The new Handbook of Science and Technology Studies is now available, and I was lucky enough to work with a set of colleagues on a chapter about “Knowledge and Security”.
This chapter discusses the STS contributions to security studies. The literature that comprises this chapter is grouped around four main themes and questions: 1. Imagining security: the scope, boundaries, and discourse of security; 2.Knowledge, non-knowledge, secrecy, and ignorance; 3.Knowing citizens: surveillance, whistleblowing, and big data; 4. Reflexive knowing: tensions for scholars investigating security matters. From these themes, two trends in the history of STS-security literature emerge. First, the thinking on security issues in STS has remained closely linked to the changing analytic techniques of STS as a whole. Second, security-related events and developments, such as the end of the Cold War, September 11, and the progression of the war on terror, have also shifted the focus of questioning in the field toward the re-imagination of security, non-knowledges, ways of knowing citizens, and reflexivity about studying security. Finally, glaring deficiencies remain on important contemporary security issues in the geographical areas of China, South Asia, theKoreas, and the Middle East. There is a need for more STS-security scholars trained in Chinese, Korean, Arabic, andSouth Asian languages who could conduct detailed historical and contemporary case studies of security discourse and issues in these domains.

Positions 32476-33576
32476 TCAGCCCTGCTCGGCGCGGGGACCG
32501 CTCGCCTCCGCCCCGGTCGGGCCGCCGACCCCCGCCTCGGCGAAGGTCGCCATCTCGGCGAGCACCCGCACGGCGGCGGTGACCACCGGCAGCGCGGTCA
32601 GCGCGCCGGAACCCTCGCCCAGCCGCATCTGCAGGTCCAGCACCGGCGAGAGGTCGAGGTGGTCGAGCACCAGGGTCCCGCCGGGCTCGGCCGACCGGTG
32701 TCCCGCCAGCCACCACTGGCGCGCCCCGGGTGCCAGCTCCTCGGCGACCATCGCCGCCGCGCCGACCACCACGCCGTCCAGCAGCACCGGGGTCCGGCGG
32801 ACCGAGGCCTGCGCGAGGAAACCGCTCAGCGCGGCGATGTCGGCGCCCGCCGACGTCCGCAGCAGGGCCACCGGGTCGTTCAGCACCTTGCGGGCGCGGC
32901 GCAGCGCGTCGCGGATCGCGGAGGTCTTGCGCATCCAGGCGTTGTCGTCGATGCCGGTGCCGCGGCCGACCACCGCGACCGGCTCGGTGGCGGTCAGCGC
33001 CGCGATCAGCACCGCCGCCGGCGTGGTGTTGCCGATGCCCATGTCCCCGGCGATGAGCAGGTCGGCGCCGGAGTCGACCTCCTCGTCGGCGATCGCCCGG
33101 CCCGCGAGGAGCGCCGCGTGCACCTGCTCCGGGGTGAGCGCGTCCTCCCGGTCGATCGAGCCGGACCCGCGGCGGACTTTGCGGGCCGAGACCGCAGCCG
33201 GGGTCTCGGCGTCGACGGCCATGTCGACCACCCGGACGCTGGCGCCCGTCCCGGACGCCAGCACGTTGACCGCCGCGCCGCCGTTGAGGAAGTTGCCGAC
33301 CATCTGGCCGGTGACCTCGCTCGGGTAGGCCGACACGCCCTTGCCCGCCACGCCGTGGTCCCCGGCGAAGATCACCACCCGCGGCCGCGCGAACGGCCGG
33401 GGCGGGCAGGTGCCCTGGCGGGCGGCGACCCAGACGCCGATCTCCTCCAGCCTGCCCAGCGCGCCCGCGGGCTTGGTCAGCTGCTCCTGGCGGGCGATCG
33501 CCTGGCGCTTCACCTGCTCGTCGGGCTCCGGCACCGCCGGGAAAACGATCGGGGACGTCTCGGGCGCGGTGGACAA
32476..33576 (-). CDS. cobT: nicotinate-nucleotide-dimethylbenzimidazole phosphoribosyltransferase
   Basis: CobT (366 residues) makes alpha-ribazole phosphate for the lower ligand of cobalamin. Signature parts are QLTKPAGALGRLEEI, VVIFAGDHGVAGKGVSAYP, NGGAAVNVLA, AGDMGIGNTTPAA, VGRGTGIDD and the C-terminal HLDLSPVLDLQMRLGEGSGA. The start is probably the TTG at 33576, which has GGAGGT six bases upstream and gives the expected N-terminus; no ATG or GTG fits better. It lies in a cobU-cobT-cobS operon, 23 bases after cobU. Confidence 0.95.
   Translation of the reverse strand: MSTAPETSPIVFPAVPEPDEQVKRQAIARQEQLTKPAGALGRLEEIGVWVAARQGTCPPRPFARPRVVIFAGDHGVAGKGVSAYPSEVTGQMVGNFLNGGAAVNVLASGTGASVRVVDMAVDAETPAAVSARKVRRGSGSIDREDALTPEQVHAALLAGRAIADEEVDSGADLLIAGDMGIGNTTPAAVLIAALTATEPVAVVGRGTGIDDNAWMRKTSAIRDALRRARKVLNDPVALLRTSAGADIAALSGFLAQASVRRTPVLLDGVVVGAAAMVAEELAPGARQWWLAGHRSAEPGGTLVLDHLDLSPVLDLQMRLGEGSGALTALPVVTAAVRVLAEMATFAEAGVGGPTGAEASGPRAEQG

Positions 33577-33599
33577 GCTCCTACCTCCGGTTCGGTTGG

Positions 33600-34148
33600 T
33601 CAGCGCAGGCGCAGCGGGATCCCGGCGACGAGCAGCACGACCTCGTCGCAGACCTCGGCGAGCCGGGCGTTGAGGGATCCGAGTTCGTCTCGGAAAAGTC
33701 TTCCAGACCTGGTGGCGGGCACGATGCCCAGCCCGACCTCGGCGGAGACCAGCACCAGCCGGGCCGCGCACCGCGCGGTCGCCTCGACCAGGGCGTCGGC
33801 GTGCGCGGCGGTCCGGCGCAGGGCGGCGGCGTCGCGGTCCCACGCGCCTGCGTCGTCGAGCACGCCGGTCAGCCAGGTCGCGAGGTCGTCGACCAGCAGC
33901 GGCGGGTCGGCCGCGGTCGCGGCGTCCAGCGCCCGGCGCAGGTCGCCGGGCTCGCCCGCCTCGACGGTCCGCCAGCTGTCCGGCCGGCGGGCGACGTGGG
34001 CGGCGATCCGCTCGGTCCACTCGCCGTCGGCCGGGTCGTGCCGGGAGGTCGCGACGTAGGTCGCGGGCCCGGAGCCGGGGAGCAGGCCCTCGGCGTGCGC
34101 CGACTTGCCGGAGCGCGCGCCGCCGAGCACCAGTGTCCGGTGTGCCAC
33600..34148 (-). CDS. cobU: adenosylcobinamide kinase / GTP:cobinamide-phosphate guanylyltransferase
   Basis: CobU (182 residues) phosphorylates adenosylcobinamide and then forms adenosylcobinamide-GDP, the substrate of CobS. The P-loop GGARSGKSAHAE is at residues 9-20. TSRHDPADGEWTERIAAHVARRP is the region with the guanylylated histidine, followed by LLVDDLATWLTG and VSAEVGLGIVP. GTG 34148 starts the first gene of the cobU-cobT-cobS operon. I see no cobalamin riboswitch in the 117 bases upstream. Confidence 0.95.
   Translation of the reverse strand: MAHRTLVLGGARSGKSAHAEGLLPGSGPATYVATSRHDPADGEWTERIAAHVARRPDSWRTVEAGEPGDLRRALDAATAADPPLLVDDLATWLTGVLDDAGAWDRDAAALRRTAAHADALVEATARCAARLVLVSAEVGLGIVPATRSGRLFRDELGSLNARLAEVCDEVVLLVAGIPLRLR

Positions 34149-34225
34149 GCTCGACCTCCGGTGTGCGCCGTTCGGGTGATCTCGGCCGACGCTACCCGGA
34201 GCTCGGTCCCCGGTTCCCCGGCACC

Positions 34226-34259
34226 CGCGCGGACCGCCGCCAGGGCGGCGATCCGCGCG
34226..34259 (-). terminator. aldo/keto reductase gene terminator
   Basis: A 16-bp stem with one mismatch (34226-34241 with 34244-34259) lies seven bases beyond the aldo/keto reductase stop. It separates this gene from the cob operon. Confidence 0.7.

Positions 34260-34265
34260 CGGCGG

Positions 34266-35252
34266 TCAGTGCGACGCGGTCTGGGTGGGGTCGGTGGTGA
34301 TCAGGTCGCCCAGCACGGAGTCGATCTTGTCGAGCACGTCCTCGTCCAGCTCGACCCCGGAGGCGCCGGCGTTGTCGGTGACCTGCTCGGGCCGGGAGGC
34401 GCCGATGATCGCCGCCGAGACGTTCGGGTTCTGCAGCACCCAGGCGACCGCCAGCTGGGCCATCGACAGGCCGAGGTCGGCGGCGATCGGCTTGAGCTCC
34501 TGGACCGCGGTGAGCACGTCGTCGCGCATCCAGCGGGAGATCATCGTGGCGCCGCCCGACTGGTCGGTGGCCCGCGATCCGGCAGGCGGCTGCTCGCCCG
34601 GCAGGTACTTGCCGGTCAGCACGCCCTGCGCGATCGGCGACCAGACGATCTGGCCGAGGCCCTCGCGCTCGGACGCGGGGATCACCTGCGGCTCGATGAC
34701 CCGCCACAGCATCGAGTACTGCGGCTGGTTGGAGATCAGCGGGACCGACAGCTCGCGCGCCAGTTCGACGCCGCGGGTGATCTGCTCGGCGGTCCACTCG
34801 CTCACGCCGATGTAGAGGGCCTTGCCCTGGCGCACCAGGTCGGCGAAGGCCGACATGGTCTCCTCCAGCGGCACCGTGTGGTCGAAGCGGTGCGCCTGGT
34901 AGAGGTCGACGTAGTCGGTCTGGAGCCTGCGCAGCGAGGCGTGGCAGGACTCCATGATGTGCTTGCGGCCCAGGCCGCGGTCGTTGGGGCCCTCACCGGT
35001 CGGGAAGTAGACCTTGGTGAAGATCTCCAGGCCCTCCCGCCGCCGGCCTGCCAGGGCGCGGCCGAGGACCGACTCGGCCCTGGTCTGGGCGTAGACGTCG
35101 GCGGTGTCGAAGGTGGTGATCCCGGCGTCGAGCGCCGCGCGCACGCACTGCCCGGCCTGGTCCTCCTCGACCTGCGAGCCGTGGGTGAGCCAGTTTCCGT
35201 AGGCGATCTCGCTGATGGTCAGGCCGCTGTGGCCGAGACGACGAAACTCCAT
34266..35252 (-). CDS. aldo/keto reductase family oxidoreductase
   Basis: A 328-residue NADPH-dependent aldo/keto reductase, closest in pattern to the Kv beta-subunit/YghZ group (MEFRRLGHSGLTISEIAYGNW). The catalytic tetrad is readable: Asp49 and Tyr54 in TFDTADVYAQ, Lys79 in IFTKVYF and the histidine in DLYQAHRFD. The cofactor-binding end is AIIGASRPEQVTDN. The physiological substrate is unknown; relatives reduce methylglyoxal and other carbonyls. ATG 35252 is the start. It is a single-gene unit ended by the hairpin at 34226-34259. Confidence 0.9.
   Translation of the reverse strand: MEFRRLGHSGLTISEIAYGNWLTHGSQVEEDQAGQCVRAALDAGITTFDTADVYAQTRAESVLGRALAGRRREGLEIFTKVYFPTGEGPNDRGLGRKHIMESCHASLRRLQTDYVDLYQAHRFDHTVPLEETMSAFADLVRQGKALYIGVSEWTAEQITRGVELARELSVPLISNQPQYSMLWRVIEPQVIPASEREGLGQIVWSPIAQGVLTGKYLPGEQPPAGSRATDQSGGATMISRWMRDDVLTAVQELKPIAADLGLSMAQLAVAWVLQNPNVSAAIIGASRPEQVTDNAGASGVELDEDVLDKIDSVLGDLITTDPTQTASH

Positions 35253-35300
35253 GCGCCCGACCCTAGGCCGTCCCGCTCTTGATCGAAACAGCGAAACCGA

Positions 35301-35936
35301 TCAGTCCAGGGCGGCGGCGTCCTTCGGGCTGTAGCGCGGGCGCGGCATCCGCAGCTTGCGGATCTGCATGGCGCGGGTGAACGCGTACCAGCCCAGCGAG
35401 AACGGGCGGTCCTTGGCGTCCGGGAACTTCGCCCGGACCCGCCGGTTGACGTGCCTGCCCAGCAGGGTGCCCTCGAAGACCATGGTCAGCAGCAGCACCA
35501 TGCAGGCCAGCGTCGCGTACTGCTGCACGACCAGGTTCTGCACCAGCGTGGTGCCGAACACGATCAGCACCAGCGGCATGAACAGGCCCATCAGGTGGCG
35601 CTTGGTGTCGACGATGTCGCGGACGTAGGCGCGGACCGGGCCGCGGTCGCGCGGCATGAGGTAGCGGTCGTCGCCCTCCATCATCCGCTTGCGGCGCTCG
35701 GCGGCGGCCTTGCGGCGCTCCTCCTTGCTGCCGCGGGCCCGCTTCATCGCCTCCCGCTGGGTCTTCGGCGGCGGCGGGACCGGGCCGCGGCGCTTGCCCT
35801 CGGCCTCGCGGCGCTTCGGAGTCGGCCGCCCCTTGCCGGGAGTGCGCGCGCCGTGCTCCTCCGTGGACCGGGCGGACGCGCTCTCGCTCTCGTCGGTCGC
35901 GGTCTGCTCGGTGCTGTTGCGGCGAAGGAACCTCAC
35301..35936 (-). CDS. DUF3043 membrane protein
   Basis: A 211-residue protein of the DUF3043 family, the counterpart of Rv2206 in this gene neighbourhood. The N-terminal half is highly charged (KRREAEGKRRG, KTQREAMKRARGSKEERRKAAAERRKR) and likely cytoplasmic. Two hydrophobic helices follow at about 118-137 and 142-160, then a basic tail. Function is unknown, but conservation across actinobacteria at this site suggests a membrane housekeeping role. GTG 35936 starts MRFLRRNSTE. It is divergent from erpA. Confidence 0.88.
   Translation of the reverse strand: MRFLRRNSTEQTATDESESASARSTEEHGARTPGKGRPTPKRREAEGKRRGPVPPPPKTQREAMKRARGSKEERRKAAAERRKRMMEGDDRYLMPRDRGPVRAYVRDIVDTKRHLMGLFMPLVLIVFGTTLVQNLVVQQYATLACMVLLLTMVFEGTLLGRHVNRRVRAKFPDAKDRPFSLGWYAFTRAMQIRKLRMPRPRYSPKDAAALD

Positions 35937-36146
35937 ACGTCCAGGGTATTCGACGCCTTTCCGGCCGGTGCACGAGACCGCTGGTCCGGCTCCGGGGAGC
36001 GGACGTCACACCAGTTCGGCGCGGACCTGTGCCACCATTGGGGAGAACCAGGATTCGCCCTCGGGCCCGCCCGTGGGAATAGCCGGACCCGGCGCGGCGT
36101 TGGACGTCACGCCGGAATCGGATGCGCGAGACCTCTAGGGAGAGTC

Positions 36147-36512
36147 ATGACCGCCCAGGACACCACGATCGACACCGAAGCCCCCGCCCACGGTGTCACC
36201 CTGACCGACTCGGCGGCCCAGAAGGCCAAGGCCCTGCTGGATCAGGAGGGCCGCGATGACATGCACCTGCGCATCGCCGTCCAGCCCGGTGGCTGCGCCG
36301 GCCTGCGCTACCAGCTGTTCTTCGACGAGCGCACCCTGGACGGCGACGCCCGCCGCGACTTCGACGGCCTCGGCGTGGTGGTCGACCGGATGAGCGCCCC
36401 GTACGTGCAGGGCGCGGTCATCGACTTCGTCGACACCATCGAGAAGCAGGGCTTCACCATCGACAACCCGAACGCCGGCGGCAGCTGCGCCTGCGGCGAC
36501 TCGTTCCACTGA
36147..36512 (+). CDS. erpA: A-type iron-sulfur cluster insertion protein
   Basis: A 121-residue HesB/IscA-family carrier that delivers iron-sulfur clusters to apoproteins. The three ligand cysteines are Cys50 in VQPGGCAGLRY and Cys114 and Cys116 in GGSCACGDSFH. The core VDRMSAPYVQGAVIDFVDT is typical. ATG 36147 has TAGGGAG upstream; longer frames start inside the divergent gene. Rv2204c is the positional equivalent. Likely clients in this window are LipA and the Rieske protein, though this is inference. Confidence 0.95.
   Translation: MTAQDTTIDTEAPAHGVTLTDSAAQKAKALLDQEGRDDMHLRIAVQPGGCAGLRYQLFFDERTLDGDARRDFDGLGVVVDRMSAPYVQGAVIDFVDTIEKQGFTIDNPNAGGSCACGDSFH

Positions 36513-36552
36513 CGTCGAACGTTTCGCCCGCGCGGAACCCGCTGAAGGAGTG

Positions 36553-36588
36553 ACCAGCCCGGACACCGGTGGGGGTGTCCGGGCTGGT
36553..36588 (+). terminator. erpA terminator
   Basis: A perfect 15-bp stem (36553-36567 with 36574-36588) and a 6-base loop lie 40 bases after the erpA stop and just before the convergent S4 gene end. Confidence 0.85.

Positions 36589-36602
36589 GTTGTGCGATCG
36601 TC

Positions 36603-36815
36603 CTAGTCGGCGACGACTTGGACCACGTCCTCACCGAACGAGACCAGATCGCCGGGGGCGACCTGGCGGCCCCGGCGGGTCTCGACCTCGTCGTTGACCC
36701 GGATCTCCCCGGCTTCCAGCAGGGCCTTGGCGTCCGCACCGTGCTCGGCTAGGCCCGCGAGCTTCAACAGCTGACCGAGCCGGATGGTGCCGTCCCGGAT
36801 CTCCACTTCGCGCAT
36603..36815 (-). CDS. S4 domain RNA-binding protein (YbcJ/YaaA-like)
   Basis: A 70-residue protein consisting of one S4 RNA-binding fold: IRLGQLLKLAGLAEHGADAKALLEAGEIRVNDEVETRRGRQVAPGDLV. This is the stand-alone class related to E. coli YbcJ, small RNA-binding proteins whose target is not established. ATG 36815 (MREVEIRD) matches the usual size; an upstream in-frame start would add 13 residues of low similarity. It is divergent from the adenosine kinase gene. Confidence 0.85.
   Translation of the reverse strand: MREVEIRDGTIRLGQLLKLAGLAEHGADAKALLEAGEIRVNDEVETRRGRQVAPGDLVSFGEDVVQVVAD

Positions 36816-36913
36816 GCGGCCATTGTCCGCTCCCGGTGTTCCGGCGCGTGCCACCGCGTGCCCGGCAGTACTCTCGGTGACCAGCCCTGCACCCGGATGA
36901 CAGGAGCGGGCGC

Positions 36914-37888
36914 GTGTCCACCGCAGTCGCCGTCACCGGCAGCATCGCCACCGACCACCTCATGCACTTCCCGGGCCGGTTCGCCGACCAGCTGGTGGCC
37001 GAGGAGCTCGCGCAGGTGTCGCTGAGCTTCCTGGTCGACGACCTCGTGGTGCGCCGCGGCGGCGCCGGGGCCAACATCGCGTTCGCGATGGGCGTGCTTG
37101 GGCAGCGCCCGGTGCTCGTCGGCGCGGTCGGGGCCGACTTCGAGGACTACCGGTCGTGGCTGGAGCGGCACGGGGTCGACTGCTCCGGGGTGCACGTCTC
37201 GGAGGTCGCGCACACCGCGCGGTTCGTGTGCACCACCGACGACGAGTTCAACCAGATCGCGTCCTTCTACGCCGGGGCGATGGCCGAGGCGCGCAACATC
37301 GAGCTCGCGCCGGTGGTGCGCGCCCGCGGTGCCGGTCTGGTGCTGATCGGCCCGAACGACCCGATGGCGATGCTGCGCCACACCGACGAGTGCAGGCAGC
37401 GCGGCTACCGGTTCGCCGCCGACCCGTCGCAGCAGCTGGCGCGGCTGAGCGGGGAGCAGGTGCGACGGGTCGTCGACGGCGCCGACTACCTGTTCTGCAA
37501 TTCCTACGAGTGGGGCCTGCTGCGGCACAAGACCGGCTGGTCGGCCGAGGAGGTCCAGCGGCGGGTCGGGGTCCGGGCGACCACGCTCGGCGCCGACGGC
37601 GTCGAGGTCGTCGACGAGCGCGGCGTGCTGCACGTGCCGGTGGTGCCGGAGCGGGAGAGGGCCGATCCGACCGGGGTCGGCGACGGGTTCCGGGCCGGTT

You can buy the whole book, or you can get just our chapter for $5.
Vogel, Kathleen, Brian Balmer, Sam Weiss Evans, Inga Kroener, Miwao Matsumoto, and Brian Rappert. 2017. â€œKnowledge and Security.â€ In Handbook of Science and Technology Studies, edited by Ulrike Felt, Rayvon FouchÃ©, Clark A. Miller, and Laurel Smith-Doerr, 4th ed., Chapter 33. MIT Press.